Ellipsis comes from the Greek ἔλλειψις, “omission”. In linguistics it is the omission from a clause of one or more words that are deemed unnecessary.
Ellipsis after linkers
- We leave out a repeated subject with And, But, Or, Then (then is optional) use ‘Abot’ to remember.
He kissed and hugged the girl.
- You can not leave out the subject with Before, after, because, when, while. use ‘‘Abbww‘ to remember.
He kissed Maria after he hugged Jake.
Ellipsis after auxiliaries
- Leave out repeated verbs phrases adjectives etc. and just repeat the auxiliary verb or modal
Jake has never kissed Maria but Alex has.
- We can use a different auxiliary or modal.
Jake should kiss her but he won’t.
Ellipsis after infinitives
- Leave out repeated verbs phrases after the infinitive with ‘to’
He wanted to go but I didn’t want him to.
Ellipsis with so
With positive clauses we often use ‘so’ instead of repeating the clause.
We do this with verbs related to mental processes: assume, believe, expect, imagine, guess, hope, suppose, reckon, think.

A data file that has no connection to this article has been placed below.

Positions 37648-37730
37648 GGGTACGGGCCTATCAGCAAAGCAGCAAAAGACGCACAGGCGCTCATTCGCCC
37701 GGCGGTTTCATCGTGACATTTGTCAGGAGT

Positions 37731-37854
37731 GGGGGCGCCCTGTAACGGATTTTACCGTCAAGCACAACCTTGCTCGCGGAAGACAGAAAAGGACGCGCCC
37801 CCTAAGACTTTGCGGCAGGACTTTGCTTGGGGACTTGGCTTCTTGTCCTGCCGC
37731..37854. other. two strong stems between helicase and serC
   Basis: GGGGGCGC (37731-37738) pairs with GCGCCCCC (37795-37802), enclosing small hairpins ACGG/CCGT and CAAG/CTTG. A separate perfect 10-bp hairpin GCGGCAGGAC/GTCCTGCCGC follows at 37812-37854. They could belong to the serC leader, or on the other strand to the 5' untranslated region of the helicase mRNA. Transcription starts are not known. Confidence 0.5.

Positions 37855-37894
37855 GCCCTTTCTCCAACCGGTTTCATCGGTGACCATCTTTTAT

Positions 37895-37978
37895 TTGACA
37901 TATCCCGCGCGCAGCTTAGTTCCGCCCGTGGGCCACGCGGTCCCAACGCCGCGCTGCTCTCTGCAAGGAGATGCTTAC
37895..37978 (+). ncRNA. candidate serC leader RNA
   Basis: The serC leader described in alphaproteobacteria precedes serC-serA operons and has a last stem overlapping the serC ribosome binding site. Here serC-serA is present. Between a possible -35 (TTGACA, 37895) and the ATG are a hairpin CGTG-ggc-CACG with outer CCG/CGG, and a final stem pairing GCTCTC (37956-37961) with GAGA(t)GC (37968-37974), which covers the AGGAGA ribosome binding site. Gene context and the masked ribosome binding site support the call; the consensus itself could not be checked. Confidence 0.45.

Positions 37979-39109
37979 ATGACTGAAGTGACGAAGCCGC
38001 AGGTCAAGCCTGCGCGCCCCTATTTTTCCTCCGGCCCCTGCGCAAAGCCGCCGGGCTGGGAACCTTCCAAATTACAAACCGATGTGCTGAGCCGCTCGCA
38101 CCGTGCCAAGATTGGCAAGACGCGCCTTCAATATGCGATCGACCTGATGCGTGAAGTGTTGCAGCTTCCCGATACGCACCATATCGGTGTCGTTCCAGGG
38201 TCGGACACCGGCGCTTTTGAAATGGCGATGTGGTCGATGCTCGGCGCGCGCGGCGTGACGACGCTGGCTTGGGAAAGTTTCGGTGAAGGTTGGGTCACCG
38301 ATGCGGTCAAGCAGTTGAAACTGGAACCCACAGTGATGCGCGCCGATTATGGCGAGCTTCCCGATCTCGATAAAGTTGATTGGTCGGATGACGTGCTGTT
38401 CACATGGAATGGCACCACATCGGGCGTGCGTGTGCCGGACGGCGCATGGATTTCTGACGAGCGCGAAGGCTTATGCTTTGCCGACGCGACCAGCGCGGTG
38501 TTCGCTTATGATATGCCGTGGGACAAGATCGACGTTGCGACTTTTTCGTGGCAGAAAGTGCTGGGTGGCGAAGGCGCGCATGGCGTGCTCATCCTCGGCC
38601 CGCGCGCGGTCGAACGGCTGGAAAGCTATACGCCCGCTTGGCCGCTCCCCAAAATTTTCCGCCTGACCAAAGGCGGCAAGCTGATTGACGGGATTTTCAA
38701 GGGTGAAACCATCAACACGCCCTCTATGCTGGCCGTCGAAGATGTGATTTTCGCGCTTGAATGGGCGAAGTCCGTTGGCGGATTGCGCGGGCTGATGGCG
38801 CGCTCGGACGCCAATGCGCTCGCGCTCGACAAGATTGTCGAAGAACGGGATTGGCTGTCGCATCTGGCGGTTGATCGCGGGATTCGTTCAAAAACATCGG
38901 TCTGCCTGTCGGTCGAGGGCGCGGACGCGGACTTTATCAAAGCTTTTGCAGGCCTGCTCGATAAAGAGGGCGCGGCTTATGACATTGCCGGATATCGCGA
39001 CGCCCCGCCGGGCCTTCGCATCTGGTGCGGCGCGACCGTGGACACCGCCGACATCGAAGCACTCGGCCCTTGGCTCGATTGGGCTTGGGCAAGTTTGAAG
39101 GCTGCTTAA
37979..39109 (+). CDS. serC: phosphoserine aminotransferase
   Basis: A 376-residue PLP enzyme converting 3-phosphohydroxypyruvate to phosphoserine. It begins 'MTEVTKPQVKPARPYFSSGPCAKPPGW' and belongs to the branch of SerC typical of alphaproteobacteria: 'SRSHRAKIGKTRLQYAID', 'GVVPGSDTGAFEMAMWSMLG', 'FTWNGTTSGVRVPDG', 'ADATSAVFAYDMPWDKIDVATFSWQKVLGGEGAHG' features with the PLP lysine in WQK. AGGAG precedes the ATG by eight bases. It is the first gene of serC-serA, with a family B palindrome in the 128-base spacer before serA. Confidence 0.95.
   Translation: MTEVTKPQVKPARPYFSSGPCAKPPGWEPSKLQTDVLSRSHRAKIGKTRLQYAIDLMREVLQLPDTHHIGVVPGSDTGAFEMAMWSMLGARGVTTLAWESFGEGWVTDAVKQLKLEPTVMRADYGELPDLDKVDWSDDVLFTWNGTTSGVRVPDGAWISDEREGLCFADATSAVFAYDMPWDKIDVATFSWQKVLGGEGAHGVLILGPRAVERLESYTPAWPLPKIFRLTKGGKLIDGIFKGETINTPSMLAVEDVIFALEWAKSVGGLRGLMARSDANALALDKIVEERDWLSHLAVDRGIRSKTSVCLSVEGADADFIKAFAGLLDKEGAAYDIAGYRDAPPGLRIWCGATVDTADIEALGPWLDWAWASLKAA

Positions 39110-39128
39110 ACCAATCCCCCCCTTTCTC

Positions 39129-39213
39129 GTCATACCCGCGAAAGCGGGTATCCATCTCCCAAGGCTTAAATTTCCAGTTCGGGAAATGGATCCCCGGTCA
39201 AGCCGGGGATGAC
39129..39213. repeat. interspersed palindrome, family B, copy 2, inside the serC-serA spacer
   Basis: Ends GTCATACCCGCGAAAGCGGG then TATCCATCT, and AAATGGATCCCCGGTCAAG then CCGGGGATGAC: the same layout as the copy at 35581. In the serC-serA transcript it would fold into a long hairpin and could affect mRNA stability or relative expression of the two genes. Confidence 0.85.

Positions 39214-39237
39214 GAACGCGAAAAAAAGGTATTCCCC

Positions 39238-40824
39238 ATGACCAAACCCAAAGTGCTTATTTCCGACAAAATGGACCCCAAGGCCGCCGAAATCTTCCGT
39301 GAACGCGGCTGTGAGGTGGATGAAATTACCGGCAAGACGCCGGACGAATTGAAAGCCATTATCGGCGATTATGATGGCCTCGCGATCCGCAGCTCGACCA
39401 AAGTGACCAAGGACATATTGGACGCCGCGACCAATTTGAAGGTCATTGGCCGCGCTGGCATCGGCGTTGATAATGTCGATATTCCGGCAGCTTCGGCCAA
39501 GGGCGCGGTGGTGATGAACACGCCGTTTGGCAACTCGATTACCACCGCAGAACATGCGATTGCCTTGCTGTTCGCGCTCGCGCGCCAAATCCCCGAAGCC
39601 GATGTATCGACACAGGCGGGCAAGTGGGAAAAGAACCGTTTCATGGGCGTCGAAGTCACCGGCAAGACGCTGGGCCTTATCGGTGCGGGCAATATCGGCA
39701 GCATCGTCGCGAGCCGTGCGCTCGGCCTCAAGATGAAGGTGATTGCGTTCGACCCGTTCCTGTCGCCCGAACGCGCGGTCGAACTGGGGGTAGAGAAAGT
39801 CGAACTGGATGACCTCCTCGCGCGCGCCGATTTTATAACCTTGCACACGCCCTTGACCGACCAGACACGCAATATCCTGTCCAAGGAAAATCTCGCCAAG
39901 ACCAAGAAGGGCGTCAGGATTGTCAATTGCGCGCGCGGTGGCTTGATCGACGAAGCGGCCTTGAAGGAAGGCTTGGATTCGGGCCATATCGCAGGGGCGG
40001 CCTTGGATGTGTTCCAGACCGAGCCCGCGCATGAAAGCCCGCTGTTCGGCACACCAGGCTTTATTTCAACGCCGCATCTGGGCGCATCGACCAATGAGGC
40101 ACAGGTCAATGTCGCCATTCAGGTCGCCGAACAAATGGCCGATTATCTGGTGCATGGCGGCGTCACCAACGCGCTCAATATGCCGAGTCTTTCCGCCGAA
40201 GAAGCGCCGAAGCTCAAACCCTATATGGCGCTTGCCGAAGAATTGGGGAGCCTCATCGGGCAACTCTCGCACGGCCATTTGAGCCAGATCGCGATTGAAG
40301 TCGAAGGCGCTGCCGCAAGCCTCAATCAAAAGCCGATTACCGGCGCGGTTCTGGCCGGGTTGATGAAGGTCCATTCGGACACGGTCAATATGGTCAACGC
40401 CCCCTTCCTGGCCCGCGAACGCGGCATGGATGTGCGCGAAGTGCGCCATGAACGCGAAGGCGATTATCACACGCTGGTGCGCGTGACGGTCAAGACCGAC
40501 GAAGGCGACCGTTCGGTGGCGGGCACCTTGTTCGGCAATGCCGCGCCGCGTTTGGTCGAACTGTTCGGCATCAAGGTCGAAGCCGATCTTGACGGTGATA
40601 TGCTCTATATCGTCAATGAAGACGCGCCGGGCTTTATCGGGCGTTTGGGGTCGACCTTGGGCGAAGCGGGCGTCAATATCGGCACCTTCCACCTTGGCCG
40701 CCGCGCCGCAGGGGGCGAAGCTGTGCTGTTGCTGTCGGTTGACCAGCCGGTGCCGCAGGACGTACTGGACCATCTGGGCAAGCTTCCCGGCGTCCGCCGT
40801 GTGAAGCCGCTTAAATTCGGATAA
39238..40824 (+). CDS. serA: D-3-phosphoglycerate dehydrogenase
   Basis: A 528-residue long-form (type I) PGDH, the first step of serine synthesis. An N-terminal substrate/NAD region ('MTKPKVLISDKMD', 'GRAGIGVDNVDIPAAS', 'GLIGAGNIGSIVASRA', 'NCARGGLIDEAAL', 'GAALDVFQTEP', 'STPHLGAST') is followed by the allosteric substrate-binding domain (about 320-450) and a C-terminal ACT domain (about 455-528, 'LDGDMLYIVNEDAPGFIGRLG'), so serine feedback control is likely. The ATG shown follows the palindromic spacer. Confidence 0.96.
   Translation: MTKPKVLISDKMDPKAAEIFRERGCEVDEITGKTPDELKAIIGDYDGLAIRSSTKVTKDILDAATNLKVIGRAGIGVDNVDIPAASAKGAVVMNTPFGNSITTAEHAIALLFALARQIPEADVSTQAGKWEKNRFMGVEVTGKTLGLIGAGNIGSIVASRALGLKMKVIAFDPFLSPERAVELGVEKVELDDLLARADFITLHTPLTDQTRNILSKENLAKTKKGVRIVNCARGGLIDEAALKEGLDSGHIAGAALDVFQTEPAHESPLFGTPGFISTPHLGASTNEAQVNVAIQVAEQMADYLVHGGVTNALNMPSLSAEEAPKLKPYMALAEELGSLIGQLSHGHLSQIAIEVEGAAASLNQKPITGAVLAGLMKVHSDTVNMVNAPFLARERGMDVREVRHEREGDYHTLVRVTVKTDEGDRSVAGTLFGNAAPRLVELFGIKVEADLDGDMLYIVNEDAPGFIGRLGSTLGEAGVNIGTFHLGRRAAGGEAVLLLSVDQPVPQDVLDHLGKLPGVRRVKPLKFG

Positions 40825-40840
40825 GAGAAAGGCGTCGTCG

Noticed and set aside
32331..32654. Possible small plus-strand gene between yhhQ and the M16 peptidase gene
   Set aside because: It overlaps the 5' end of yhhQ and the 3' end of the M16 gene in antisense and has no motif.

He asked me if his marriage was happy and I said “I suppose so.”
And after the verbs: to be afraid, say, seem
He asked me if we had an exam and I said “I’m afraid so.”
Ellipsis with so and not
With negative clauses we use verb + not with these verbs: assume, be afraid, guess, hope, presume, expect, suspect
He asked me if we had an exam and I said “I’ hope not.”
With negative clauses we use verb + not + so in the case of: think
He asked me if we had an exam and I said “I don’t think so.”
With the rest of the conceptual verbs we can use either of the above forms in negative clauses: appear, expect, believe, suppose, imagine, seem.
He asked me if we had an exam and I said “I believe not / I don’t believe so.”